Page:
Washington State’s House of Representatives Commerce and Gaming Committee has passed a bill allowing adults over 21 years old to grow six plants and possess up to 24 ounces.

HB 2559 passed the committee on Tuesday by a vote of 7–2, bringing Washington one step closer to joining the other legalized states — all of which allow their citizens to grow cannabis at home.

The legislation would limit the total number of plants per household to six and permits landlords to restrict growing on their property. The bill, sponsored by Representative Brian Blake (D) and Cary Condatta, already has a companion bill in the Senate. Although not scheduled for its next hearing in the House, the bill is expected to move forward in the legislative process in the coming weeks.

During testimony, supporters expounded the medical uses of cannabis and said allowing home grows would expand access to veterans. Detractors said that allowing home-grown cannabis will increase youth access and that they worry about the smell.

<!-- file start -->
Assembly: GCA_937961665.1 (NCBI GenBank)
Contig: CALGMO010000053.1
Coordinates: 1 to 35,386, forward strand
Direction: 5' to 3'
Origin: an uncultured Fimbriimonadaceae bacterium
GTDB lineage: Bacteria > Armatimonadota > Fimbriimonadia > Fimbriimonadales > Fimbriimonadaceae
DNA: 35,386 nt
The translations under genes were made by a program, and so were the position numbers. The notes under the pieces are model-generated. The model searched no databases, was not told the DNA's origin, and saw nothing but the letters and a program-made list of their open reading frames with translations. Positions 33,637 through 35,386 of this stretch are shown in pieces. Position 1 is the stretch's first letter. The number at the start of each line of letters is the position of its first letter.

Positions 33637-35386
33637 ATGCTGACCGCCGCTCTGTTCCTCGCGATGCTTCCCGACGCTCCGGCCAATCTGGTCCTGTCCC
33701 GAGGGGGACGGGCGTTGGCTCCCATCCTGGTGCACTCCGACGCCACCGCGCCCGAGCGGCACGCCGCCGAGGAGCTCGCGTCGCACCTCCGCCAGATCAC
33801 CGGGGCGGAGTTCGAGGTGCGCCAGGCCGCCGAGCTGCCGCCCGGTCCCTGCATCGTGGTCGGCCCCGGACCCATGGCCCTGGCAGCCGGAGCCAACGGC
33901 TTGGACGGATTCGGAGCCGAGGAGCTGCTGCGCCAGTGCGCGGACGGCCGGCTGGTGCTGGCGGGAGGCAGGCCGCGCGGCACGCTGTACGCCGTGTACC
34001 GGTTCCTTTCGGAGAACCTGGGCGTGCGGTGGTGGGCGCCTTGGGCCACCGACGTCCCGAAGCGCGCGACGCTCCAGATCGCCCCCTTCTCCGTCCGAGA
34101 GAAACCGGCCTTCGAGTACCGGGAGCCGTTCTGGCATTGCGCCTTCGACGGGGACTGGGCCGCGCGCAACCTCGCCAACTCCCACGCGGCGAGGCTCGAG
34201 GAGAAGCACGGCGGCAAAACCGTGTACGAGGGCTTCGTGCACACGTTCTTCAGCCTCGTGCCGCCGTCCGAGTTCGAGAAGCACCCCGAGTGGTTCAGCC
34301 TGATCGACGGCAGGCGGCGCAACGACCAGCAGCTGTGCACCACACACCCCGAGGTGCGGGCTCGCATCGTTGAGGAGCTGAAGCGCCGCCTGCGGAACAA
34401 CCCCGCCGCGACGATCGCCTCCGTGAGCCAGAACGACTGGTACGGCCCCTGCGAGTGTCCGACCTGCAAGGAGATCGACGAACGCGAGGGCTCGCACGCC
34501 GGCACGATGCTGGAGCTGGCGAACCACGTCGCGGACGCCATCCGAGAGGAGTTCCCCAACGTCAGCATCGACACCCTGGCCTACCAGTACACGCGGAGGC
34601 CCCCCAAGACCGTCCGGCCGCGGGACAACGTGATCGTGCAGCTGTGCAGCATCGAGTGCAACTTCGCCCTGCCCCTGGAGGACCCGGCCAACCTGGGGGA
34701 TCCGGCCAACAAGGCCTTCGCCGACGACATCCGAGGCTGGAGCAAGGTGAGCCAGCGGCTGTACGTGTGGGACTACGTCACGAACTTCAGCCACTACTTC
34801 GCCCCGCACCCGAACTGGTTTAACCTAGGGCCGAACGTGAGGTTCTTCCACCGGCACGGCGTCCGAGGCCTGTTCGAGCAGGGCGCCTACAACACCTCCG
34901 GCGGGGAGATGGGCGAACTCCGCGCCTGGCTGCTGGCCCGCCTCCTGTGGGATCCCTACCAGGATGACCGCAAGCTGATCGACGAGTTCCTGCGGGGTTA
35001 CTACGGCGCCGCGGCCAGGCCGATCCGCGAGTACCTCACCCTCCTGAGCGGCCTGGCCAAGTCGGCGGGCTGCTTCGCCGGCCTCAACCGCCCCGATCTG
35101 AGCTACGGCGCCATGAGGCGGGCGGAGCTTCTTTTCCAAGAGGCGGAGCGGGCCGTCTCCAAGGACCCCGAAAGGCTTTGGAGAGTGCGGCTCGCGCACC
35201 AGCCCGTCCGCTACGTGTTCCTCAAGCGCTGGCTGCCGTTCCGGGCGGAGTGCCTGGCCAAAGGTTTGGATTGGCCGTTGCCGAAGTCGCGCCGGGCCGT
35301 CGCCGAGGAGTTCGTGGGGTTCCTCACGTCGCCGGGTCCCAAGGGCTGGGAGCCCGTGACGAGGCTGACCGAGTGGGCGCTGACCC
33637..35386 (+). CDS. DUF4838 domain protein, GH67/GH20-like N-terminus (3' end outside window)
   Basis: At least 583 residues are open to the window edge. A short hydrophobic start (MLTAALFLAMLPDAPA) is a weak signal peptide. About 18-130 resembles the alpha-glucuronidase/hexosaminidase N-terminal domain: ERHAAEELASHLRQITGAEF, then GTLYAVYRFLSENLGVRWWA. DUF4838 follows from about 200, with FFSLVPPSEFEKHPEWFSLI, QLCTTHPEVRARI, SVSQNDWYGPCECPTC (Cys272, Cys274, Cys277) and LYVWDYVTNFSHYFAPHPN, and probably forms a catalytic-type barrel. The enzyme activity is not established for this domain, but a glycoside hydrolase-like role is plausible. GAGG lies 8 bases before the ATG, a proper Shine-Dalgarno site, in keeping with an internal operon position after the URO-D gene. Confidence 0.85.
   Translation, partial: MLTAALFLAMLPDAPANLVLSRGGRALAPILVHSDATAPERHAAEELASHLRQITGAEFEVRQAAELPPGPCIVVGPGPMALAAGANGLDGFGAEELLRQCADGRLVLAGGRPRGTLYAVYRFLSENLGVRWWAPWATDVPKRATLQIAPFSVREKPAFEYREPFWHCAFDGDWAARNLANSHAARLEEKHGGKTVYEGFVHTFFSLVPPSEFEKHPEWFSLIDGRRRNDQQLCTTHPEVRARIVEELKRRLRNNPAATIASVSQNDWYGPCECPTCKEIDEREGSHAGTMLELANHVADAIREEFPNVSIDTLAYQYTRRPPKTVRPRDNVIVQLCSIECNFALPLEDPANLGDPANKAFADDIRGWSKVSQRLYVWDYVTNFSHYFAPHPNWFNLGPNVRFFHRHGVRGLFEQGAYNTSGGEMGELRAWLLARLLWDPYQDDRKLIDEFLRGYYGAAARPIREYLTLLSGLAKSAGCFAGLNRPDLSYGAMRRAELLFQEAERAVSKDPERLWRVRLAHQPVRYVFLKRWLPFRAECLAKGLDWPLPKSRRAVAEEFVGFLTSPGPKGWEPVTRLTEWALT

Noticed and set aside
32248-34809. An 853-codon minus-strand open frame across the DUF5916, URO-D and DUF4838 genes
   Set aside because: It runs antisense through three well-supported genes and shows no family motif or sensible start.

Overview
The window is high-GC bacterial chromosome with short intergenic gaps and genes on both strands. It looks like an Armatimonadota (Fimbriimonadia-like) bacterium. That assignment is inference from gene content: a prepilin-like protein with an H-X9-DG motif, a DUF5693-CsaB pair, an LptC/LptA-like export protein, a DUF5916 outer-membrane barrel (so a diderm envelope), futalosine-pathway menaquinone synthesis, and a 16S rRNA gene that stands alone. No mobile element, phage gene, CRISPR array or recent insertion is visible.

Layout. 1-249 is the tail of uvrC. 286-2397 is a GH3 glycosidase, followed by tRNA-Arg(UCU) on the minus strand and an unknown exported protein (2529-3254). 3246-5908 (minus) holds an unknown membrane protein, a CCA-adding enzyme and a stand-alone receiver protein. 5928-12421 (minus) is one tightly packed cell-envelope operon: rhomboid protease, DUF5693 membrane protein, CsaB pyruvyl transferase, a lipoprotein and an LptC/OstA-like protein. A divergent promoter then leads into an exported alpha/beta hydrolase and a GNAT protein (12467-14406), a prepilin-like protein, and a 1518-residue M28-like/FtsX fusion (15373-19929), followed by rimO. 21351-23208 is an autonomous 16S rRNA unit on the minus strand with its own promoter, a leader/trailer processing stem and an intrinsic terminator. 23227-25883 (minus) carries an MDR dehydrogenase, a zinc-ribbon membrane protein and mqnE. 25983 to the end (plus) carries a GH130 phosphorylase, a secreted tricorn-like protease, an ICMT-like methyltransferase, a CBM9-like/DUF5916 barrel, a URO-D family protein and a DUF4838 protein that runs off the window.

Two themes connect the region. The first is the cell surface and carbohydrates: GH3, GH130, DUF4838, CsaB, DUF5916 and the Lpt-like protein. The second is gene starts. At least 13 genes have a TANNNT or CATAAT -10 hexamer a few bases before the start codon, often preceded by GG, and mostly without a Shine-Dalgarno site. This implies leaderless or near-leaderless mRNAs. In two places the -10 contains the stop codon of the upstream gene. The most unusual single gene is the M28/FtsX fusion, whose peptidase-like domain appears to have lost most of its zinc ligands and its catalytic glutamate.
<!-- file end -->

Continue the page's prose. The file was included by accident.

Late last year, the Washington State Liquor and Cannabis Board submitted three home grow policy recommendations. Widely rejected by cannabis supporters, two of the proposals required citizens to get a permit to grow, with one of them requiring a security and tracking system. The third proposal was to keep the status quo, in which only medical cannabis patients can grow four or six plants respectively. The proposed legislation would not implement any of the WSLCB’s recommendations and is a simple, straightforward, one-page bill.  

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